Shaping an Inter-cultural revolution through education
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An equal and integrated South African society, which begins with citizens – children, their parents-carers, and the wider communities that they represent – learning how to live together, through the provision of education that is high quality, diverse and accessible.
Research shows that quality education requires a child-centred inquiry-based approach to learning where children can develop C21st skills in the foundational literacies of science, technology, mathematics, and languages – not just ‘spoken’ languages, but through a variety of medium, e.g.
‘drawing, painting, building clay and wire sculpture, shadow play, collage, dramatic play, music, and emerging writing, to name a few’Edwards C., Gandini L., and Forman G., 2012. The One Hundred Languages of Children: the Reggio Emilia Experience of Transformation. Santa Barbara: Praeger, p. 7.
Children develop competencies as they respond to complex challenges creatively, critically and collaboratively, all within a context where character qualities of curiosity, initiative, adaptability and leadership are valued (The World Economic Forum 2015, A New Vision for Education).
We are committed to being a school where the capabilities, creativity, curiosity and intelligence of every child is recognized and encouraged, as they actively participate in their education and development; voicing, shaping, forming and creating their future (Cagliari 2012:195).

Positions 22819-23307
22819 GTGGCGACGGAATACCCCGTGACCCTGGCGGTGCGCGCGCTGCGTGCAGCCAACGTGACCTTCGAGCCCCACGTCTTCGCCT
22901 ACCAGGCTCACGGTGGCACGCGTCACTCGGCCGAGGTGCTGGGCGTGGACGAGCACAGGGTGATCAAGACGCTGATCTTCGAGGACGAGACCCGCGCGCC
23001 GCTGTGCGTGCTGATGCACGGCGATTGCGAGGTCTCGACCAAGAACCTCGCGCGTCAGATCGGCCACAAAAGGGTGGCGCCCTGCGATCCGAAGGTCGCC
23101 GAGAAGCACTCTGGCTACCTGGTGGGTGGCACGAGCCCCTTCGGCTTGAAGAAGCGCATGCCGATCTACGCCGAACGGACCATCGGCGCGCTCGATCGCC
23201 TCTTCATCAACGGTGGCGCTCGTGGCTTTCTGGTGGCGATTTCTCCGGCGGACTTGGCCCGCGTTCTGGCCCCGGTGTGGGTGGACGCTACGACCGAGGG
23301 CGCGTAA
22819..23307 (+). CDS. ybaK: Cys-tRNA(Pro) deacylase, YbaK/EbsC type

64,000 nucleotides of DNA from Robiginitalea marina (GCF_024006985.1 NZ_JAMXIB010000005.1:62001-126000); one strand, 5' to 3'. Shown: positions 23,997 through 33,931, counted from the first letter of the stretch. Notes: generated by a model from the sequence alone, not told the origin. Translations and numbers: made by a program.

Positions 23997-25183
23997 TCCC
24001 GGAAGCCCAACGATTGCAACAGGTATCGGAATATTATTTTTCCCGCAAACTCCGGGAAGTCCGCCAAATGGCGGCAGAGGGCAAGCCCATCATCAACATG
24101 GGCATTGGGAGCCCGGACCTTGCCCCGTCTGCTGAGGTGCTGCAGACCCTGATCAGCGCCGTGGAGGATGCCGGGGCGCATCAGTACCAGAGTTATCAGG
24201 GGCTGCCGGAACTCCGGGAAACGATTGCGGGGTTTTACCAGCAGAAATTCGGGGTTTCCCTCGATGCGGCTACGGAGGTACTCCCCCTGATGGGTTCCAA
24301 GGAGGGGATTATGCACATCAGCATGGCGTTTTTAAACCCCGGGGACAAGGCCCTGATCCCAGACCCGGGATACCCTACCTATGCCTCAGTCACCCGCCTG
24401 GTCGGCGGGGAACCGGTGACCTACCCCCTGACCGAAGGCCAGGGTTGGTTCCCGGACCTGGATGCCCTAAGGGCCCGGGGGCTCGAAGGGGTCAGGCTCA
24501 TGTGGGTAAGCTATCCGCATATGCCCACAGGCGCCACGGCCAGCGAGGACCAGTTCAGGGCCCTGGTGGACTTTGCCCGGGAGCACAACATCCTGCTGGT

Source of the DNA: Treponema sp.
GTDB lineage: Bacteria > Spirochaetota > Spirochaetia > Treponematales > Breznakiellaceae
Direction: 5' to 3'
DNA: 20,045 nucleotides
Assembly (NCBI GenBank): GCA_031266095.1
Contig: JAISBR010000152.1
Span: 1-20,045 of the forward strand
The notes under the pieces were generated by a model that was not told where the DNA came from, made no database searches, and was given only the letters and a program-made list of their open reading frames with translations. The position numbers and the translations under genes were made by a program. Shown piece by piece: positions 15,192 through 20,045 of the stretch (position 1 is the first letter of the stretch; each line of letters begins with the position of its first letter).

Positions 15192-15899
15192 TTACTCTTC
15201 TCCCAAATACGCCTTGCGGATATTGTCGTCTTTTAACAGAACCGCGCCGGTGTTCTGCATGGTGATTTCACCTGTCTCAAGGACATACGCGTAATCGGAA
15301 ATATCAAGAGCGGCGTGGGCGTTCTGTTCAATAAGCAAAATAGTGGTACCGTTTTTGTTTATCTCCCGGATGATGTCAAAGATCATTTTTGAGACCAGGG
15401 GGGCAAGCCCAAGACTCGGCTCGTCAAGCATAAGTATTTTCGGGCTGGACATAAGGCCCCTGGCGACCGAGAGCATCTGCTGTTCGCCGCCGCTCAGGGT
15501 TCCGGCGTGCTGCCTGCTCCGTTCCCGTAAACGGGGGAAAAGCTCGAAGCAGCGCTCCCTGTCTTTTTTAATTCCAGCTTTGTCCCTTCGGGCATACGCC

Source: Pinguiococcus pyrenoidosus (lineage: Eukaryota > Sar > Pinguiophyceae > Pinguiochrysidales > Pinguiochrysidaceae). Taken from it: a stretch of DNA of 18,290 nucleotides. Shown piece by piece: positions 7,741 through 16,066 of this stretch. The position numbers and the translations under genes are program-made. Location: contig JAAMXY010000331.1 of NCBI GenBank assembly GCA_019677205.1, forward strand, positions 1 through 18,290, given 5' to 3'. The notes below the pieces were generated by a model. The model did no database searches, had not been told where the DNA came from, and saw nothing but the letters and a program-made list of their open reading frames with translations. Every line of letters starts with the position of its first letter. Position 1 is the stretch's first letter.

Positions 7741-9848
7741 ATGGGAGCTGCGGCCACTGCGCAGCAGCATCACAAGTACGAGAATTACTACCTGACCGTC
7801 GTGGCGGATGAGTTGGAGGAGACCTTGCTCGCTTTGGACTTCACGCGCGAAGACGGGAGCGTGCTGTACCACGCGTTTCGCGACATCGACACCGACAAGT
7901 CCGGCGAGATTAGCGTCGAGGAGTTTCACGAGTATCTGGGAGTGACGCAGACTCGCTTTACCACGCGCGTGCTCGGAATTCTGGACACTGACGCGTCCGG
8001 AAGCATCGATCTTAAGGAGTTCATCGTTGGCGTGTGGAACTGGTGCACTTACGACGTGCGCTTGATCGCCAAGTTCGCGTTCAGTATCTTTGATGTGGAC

Quality education involves making space to unlock the potential that all children possess to be the co-creators of a future South Africa that is equal and integrated.
Facilitating diversity within the classroom is central to a school’s ability to offer quality education. Studies show that, ‘Diverse groups do best at complex problems and innovation when the facts aren’t clear: each individual’s perspective allows him or her to tackle challenges differently, and, when stuck, rely on others’ differing points of views to progress’ (The World Economic Forum 2018, Why diversity is more important than Talent).
We are therefore committed to establishing an approach to education that is intentionally inter-cultural, in a school where children, educators and parent-carers develop deeper understanding, appreciation and respect for all cultures through the mutual exchange of ideas about the past, present and future (The Spring Institute, 2016).
“We will find the future in places where new forms of human coexistence, participation, and co-participation are tried out….It is necessary for us to learn this unity in diversity, and this diversity in unity”Rinaldi, 2001. Making Learning Visible: children as individuals and groups. p. 45.
As we seek, celebrate and embrace diversity, no one is left unchanged, because we all learn from one another (The Spring Institute, 2016).
As one of the world’s top 10 culturally and ethnically diverse countries, at the tip of the most diverse continent on the planet, South Africa has one of the most sought after resources to facilitate the world’s best education system – diversity. To facilitate a diverse, quality education accessible across South Africa’s socio-economic divides – which currently dictate that, ‘…if you’ve got money, you have a better education’ (Gallie 2015) – requires proximity to diverse communities and an innovative fee structure.